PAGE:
Early in the morning of May 10, kids from around the country sat down at their computers to participate in a competition, which is normally held in New York.
Chidon Ha-Tanach, an annual bible quiz contest, is hosted by The Jewish Agency for Israel. Day school students of all denominations take preliminary exams sent by The Jewish Agency. On the basis of their results, high scorers are invited to the national finals, usually in New York. This year, it took place virtually.
Yisrael Kaplowitz, a student at Beth Tfiloh Dahan Community School, won first place in the English division for sixth and seventh graders.
“I am honestly so surprised, and very happy,” said Yisrael. He had been studying though April mainly on his own because of school closing. “I read through all the things we learned one more time, and our teacher made a schedule for how many chapters to read in a day.”
At the start of the school year, Beth Tfiloh offered him two choices: compete in the competition, or take a regular course in Judaic studies. Yisrael chose to compete, studying in a class led by Rabbi Elie Levi with 10 other students.
“I wanted to do this, to learn a lot more than the other class. They went more in depth but we covered more material,” Yisrael said.
His favorite lesson from the class was Shmuel, or Samuel 1. “It was a very interesting story, probably the most interesting,” he said.
The morning of the competition commenced with an opening ceremony. Then, students received a link to a test online. During the competition, Yisrael favored the more straightforward questions that he said the test started out with. The competition also had a video function: One person would carefully watch each student, to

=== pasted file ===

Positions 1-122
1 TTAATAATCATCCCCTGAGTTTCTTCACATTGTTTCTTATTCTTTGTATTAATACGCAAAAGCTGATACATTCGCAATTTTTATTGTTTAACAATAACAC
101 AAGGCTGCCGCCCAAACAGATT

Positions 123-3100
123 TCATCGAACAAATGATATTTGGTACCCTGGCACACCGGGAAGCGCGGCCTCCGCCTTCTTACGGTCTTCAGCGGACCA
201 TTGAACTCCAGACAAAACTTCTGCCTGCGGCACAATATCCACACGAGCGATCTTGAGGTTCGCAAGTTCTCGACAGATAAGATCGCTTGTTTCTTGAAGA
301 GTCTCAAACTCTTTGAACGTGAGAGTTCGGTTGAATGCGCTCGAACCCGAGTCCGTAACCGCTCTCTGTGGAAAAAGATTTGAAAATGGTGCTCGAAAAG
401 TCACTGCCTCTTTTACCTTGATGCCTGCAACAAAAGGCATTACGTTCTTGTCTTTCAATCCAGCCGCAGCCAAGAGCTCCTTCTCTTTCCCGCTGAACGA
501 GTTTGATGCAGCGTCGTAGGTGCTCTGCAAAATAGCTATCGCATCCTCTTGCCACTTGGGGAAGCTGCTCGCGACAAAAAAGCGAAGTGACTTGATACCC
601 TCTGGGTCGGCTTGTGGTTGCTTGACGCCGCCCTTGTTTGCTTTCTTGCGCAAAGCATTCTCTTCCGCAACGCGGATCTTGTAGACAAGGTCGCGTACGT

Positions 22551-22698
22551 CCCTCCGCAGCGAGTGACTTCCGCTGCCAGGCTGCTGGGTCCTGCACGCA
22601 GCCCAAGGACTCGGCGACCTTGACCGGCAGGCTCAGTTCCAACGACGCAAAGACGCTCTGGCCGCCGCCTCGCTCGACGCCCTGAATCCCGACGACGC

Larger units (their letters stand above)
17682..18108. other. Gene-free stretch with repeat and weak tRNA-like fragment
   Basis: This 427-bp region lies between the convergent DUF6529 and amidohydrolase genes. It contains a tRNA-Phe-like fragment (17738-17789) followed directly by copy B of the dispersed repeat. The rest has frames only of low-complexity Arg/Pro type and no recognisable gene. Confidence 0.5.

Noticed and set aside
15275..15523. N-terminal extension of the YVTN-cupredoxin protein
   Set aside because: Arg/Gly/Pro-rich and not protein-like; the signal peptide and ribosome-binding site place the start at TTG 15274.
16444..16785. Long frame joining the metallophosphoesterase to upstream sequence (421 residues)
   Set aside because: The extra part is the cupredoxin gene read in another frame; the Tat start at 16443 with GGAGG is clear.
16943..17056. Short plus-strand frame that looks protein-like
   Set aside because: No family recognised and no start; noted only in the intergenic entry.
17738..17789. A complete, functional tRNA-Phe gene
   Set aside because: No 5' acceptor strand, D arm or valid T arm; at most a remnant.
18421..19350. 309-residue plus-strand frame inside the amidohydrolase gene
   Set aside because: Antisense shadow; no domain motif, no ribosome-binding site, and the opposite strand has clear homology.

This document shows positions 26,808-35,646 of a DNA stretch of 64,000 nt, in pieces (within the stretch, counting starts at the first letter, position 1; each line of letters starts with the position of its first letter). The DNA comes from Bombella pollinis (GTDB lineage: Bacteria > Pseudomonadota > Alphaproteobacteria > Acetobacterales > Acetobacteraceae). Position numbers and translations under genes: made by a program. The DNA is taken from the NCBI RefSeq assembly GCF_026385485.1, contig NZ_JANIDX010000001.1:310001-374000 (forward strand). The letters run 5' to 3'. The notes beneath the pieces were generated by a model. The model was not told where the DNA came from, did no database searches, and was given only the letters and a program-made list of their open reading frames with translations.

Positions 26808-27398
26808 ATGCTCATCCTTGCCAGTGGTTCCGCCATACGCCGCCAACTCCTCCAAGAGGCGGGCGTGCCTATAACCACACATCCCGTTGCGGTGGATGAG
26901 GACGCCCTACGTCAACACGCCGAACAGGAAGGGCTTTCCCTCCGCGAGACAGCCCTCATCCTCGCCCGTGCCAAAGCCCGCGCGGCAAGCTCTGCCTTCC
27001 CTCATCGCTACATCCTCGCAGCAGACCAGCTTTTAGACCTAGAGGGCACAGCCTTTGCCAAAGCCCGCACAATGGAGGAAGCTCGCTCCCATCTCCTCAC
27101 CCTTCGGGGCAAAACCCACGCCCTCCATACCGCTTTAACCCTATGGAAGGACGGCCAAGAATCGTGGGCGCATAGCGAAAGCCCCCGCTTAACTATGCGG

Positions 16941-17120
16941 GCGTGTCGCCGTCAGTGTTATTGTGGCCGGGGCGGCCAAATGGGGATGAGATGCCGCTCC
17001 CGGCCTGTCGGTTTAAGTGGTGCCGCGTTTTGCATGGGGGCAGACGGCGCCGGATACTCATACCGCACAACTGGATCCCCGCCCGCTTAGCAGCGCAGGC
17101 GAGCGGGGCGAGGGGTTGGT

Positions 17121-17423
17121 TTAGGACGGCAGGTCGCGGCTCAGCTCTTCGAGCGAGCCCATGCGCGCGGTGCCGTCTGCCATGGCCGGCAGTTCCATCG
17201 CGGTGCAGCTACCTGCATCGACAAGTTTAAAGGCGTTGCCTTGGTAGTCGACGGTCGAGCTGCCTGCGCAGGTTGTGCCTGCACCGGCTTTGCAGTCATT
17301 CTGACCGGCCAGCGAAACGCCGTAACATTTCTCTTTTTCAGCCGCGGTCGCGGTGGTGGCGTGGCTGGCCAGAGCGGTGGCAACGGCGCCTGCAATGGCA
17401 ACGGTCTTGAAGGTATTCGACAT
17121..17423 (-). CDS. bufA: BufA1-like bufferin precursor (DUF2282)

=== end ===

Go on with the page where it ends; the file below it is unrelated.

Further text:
be certain no one cheated. Yisrael was probably too focused on a certain question to notice, though: he had to attribute a list of names with their given tribes, which he was sure he had messed up.
When testing concluded, there was a virtual carnival including Kahoot, Pictionary, and Music in Tanach.
Then, the winners were announced. Turns out, Yisrael knew more than he thought he did.
“I am very proud, very excited, we were pretty surprised. We didn’t expect he would do as well as he would, very proud of him,” said Yisrael’s father, Rabbi Elliot Kaplowitz, the rabbi of Congregation Netivot Shalom in Pikesville. Despite the rabbi’s own master of religious texts, Kaplowitz stayed out of his son’s studies. Instead, he sat back and watched proudly as Yisrael shared his lessons with his siblings and brought the family together.
The best way to celebrate? With a bar mitzvah, of course.
Yisrael was joined by around 150 family and friends May 15 through Zoom to celebrate.
“Planning has been crazy,” said Kaplowitz. Particularly as the day falls on Shabbat, they had to time everything right. Kaplowitz is unsure if they will have a separate celebration later, since they had originally planned a larger party. However, they made sure to still make the day special.
That Friday, the house was warmed by the fresh scent of brisket sandwiches and chicken soup. “I’m excited to eat — my mom got like a lot of ice cream,” Yisrael said. More importantly, he was grateful that he was able to see more people through Zoom than would have been able to come in person.
“I want to compete again, to see how well I can do in the next years,” he said.
Yisrael, with three other champions from the contest, will have an opportunity to represent the United State in next year’s televised international contest in Jerusalem, according to Rabbi Dovi Nadel, coordinator of Chidon Ha-Tanach.